If the deficit spending is not addressed now, it is a monster that will continue to grow. From an economic standpoint, more public debt that is accrued will slow growth and wages over time, and can lead to higher interest rates for consumers. Additionally, there are national security reasons as to why America should lower its debt. The more the country spends on interest, the less it can spend on other important initiatives.
As the country accumulates more debt, it is limiting its “fiscal space” and might not be able to borrow for a national emergency. Additionally, borrowing from other nations can lead to potential geo-political problems. And lastly, from a moral perspective, the CRFB believes that passing this kind of burden on to the next generation, simply because they are not willing to make hard choices, is simply wrong.
Murphy shares that the unwillingness of Congress and the federal government to take this issue seriously, and get the budget in line, is symptomatic of a dysfunctional system that is not working properly. Congress continuously kicks the can down the road, but has not made any hard decisions about the deficit spending in many years. Recently, Murphy attended a conference of high school kids from around the country. He posed a couple of questions to them about the current political climate, and their answers very much mirrored public opinion polls conducted over recent years.
First he asked how many of the students believed that the polarization in our society is threatening our way of life. Almost every hand in the auditorium of 1000 students went up. The Pew poll that asked the same question showed that 87% of those questioned also felt the same way. The second question he posed was a little more radical. He asked how many of them believed that the current polarization could lead to a civil war? About 50% of the hands went up. When Rasmussen asked the same question, about 30% of the respondents said that they thought it was a possibility.
Murphy believes that this indicates that there is a hunger for a conversation about moving past the current political divide in order to address the root causes of these problems.
In the final segment, Catherine and Mike talk about myths surrounding the federal budget. It is important to understand the facts and why they are true.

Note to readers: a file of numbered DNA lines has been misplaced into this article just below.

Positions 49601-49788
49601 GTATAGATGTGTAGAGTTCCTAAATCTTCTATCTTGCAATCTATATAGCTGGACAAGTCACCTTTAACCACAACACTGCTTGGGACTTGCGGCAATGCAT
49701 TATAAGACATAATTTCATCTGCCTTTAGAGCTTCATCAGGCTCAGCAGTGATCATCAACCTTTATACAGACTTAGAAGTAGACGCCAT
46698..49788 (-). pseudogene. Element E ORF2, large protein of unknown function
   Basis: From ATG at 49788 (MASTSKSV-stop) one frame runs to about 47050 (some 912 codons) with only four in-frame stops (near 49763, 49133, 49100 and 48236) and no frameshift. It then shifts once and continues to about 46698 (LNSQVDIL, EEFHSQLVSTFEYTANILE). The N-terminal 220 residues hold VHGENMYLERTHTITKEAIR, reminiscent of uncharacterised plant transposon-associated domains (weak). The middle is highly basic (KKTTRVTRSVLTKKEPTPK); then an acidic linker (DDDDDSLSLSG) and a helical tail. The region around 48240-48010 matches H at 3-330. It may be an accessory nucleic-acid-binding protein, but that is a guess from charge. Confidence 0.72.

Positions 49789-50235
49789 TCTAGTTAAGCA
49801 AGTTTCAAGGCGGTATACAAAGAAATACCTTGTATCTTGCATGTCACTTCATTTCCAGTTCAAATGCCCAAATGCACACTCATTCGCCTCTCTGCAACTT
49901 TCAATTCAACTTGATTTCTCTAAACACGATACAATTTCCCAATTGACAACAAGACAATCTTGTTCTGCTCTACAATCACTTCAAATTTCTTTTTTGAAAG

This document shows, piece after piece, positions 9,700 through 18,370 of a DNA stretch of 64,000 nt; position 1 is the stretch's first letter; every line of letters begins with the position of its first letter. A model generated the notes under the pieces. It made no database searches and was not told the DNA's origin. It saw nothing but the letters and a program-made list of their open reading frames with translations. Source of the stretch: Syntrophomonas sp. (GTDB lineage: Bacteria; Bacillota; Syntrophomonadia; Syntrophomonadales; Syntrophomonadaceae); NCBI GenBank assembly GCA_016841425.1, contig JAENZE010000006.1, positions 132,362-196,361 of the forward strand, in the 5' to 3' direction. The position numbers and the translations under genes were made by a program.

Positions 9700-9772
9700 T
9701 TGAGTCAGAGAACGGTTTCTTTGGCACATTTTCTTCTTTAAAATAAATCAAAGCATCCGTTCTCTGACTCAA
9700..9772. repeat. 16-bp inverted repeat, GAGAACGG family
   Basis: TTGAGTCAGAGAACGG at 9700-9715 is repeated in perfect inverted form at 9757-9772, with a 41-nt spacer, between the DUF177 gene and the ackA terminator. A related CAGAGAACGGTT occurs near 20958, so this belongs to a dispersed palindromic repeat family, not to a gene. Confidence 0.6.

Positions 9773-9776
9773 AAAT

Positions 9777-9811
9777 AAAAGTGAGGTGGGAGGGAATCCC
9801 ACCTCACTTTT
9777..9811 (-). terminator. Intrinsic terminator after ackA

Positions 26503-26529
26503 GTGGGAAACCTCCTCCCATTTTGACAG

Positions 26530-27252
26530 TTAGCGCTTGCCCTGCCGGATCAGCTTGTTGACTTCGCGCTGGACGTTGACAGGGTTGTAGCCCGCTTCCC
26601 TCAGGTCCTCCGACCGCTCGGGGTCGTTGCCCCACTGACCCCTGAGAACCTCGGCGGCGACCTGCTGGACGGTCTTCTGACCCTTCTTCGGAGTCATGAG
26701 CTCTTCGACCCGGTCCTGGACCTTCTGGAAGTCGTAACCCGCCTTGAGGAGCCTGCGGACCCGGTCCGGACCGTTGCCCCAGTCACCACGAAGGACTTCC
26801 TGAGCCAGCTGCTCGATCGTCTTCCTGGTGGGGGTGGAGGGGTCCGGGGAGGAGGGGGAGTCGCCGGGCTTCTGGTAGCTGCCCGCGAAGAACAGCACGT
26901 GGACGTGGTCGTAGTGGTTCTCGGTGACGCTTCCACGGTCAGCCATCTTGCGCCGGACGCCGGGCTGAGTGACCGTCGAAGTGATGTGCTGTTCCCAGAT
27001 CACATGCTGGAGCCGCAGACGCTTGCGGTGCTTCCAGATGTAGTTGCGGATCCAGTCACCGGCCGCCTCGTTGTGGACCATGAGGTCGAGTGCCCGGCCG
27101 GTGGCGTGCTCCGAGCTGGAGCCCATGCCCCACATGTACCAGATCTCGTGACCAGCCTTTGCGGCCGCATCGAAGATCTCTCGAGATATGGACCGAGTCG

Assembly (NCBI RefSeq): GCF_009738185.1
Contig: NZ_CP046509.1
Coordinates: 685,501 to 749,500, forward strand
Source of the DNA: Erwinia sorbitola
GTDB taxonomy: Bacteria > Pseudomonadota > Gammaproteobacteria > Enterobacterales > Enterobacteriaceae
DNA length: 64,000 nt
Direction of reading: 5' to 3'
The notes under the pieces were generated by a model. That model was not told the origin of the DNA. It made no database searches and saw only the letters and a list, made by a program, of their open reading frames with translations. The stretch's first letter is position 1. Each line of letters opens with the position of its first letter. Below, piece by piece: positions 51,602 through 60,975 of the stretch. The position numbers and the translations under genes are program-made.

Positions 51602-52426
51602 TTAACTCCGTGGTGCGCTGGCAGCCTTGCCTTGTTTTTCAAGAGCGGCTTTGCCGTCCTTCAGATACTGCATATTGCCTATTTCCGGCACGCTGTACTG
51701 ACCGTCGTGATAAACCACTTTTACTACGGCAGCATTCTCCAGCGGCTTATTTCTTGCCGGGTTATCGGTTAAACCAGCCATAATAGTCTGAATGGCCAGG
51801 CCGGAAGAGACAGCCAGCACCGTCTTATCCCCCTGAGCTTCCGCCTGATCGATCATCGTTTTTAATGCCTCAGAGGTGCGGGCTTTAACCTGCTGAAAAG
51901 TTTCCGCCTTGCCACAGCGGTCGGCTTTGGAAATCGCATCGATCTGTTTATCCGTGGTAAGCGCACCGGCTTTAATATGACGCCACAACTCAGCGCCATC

Myth #1: Debt Doesn’t Matter
If you stop and think about your own personal consumer debt, than it is not to hard to understand that you cannot borrow indefinitely without there being some sort of consequence. In the case of a federal budget deficit, the result can be significant inflation.
Myth #2: Tax Cuts Pay for Themselves
Those who are proponents of tax cuts will try and make the case that the tax cuts will spur growth, and the tax revenue collected from the growth in the economy will cause the cuts to pay for themselves. This has historically shown not to be true.
Myth #3: We Can Solve the Budget Deficit by Only Taxing the 1%
This will never solve the problem. We could levy a 100% tax on the 1% and it would still not solve the problem.
In conclusion, with the federal debt rising every day, the country is on an unsustainable path. Today the federal deficit sits at 78% of the total economy. If an individual was planning their own personal budget, would they have a mortgage that required them to spend 78% of their income? Historically, when the debt was at a more manageable level it has lived in the 35-40% range. The only other time in our history that it has been this high was during World War II. If the current trends continue, the debt will be 100% of the total economy within the next 10 years.
With an aging population, there will be fewer people working and paying into the system, and more people who need benefits. The Social Security Trust Fund is projected to be insolvent by 2034. Now is the time for lawmakers to sit down and begin the serious work of coming up with a plan of how to address these problems. These conversations will be deep, and they will need to come to the table with an open mind and an open heart. Trust will be the key to finding a workable solution. Trust in one another, and trust that one side will not abandon their word if a compromise is reached.